What the report didn’t say was how the details given by reporter Ross Slater would have been used afterwards. The CAB would have booked him in for a further interview with a debt advisor, to which he would have had to bring documentary evidence of his situation. When he didn’t turn up, he would have been identified as a fraud. The food bank would also have taken his details, to be fed back into the referral system. Job Centre Plus would have picked up on the fact that he isn’t unemployed. From this point on, he would have been identified as a fraud and refused further service.
You see, it is true that food banks run on a voucher system, but that is only a part of the scheme. The questions asked of people who need vouchers are used to ensure that they get the help they need to avoid having to come back – that’s why they’re asked. They also weed out abusers like Mr Slater.
If the paper’s editor had looked in a dictionary, he might have seen charity defined as “voluntary provision of help to people in need, or the help provided” in the first instance. However, reading further, he would have seen “sympathy or tolerance in judging” listed as well. It seems the Mail on Sunday would have no such sympathy and would have deserving cases turned away to starve.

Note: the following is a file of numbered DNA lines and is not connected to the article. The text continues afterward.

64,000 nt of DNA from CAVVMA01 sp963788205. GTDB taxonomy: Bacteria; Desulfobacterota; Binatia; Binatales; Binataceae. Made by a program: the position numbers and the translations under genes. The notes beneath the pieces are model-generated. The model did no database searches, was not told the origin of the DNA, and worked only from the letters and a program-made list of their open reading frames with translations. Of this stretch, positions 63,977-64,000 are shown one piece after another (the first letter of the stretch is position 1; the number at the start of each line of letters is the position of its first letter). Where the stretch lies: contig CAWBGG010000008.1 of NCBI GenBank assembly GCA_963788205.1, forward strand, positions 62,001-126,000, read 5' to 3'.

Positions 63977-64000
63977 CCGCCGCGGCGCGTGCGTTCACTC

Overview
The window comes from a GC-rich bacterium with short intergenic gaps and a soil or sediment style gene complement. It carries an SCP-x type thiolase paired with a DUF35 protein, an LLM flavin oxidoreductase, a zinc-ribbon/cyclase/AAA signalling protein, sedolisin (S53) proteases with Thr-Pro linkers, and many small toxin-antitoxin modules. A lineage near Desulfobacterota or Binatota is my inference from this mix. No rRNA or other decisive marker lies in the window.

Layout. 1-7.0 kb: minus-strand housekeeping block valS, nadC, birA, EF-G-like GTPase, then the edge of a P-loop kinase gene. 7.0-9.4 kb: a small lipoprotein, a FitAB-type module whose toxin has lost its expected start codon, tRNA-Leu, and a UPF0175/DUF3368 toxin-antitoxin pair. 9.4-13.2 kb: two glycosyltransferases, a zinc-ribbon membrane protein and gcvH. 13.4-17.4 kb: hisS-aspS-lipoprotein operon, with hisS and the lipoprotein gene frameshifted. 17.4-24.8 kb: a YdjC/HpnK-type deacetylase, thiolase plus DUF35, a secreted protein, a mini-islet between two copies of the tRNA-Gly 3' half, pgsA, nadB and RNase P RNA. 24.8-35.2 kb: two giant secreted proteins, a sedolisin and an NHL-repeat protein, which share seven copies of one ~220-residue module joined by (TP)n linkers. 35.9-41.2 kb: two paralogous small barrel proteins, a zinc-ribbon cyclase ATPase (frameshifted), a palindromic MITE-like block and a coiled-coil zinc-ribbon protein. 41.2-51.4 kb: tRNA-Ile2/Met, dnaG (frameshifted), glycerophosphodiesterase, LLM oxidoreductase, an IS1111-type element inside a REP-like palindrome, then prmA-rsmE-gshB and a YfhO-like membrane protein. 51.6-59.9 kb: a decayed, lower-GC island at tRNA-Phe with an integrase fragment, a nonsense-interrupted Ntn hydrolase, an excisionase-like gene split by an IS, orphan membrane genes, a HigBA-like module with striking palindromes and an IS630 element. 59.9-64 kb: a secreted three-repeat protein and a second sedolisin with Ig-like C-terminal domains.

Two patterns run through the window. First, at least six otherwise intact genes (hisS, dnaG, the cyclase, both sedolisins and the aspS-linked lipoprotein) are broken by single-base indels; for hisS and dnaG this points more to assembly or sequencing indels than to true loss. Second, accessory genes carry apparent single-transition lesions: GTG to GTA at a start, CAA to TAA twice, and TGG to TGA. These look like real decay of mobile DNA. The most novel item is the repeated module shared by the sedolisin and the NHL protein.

It is telling, also, that the paper had to go to Citizens Advice to get its evidence. Far more food bank vouchers are handed out in the Job Centre Plus, where all a citizen’s circumstances are available to advisors. But not one word is said about the fact that the vast majority of food bank referrals are for people in real need and not newspaper reporters.
The paper also stated: “Staff at one centre gave food parcels to a woman who had visited nine times in just four months, despite that particular centre’s own rules stipulating that individuals should claim no more than three parcels a year.”
It continued: “Individuals experiencing severe financial hardship are able to claim food vouchers but there are no clear criteria on who should be eligible. Once received, the vouchers can be exchanged for three days’ worth of food at an allotted centre.
“The Trussell Trust has a policy that an individual can claim no more than nine handouts in a year, but undercover reporters found this limit varied in different branches.”
No – it is far more likely that it varied according to the circumstances of the person who needed the help. Rigid rules, such as one that limits people to only three visits, mean those who need the most help would be cut off while they still needed assistance. People working in food banks would be aware of who these were, and would be more likely to be tolerant towards them.